At the End of the Year, a Time for Reflection

[dc]A[/dc]s we come to the end of the year, I want to encourage and challenge my readers to think about their trading performance. Working toward trading competence is a path, not a destination. Whether you are an experienced trader who is very pleased with your performance, a struggling developing trader, or someone who has just begun her journey, I’d like you to spend a few hours in self-reflection and ask yourself a few simple, but profoundly important questions:

  • What is your edge in the market? How do you know?
  • How stable/strong is your edge?
  • What do you need to work on to improve your performance?
  • What do you do best?
  • What can you do better?

Thinking a bit deeper about these questions: What is your edge in the market? How do you know? If you are going to be successful trading, you absolutely must have an edge in the market. Money management is not an edge. Psychology is not an edge. An edge is something that lets you pull profits out of an extremely competitive market environment, that gives you some edge over the randomness that dominates price movements. How do you know what your edge is? If you can’t answer these questions, you don’t have any business putting risk on in the markets. You do not have an edge because you bought a book or took a training course, no matter how much money you paid or who taught you. You must have sufficient math skills to understand probability and randomness and truly understand your edge in the market.

How stable/strong is your edge? There are very, very few persistent edges in the market. Most come and go, and may not be reliable in the future. How is your edge on this scale? Again, how do you know?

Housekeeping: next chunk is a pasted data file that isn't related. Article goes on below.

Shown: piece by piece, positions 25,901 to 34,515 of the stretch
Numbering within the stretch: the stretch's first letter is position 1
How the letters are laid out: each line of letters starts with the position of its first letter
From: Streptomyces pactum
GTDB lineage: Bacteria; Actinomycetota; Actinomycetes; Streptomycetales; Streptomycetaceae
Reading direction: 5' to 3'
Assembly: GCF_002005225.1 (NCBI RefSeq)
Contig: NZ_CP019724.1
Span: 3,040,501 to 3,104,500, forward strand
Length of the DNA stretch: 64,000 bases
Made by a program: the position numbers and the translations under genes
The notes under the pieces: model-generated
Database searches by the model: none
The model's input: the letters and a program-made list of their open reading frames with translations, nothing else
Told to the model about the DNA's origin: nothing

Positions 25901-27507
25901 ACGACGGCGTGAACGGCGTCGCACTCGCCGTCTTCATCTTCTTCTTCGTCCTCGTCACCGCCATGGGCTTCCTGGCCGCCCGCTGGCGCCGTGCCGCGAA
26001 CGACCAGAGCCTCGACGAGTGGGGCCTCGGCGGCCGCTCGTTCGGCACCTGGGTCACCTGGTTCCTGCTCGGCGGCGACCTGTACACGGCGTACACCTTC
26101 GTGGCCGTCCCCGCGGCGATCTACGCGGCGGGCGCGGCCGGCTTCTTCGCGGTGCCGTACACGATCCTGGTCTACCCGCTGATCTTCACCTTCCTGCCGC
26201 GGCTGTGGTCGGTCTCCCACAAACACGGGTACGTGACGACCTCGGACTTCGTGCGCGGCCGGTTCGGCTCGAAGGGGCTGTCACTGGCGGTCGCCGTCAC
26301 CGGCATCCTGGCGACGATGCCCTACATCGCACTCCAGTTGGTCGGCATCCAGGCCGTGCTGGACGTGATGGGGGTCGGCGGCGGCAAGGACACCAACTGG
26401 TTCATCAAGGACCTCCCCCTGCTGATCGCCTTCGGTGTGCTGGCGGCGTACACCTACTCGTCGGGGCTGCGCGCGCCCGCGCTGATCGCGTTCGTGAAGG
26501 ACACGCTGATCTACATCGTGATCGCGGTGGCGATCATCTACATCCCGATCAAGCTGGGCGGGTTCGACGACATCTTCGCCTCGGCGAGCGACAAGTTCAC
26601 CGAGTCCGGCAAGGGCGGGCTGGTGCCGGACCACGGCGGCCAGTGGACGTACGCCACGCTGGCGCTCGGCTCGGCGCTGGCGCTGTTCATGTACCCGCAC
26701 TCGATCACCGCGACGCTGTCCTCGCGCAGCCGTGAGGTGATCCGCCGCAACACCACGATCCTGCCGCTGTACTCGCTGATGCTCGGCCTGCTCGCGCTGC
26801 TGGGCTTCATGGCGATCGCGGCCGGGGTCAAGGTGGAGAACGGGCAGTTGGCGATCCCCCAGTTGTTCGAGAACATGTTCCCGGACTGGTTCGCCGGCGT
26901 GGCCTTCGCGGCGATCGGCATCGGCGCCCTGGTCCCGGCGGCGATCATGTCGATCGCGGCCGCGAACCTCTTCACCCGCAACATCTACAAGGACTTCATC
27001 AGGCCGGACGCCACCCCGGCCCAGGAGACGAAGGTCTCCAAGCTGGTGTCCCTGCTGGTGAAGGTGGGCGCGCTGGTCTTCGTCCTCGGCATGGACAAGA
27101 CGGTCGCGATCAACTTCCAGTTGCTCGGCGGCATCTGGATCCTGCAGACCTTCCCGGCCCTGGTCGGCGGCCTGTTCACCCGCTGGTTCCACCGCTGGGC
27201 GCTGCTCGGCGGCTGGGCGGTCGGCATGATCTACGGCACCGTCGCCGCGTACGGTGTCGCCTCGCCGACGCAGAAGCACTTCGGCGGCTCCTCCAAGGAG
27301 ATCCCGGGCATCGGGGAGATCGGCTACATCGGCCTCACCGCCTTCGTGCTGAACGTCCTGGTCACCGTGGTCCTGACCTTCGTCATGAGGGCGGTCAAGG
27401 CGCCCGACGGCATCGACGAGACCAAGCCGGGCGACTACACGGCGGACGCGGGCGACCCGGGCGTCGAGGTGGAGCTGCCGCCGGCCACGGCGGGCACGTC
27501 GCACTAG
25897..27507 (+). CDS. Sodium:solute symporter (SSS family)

What do you need to work on? Most people tend to focus on what they do best, and to avoid focusing on their weaknesses. This makes sense in some cases, and it certainly is easier psychologically. However, from a performance perspective, and especially for someone developing skills, finding and working on your weaknesses is often the key to the fastest progress. If you are a beginner, you may be doing many things wrong, but a good mentor or coach can point you to the most pressing issues you should address first. Commit to finding your weaknesses and improving them, and watch your overall performance grow by leaps and bounds.

What do you do best? Yes, I think the majority of your time should be spent on addresses your weaknesses, but don’t neglect your strengths. Chances are, there are a few things you do really well. Know what those are, protect those strengths, and work to improve them. For beginners, it probably makes sense to focus most of your attention on strengthening weaknesses and improving faults. For more experienced practitioners, the path to improvement is often marked by your strengths. Find them, nurture them, and watch your performance grow.

What can you do better? No matter who you are, how good of a trader you are, or how good your year was, there’s always something you can improve. Make a concrete list of the three top things you want to work on, and focus on those early next year. This is not a vague “New Year’s resolution”—it is a concrete action plan for growing as a trader.


Adam Grimes has over two decades of experience in the industry as a trader, analyst and system developer. The author of a best-selling trading book, he has traded for his own account, for a top prop firm, and spent several years at the New York Mercantile Exchange. He focuses on the intersection of quantitative analysis and discretionary trading, and has a talent for teaching and helping traders find their own way in the market.

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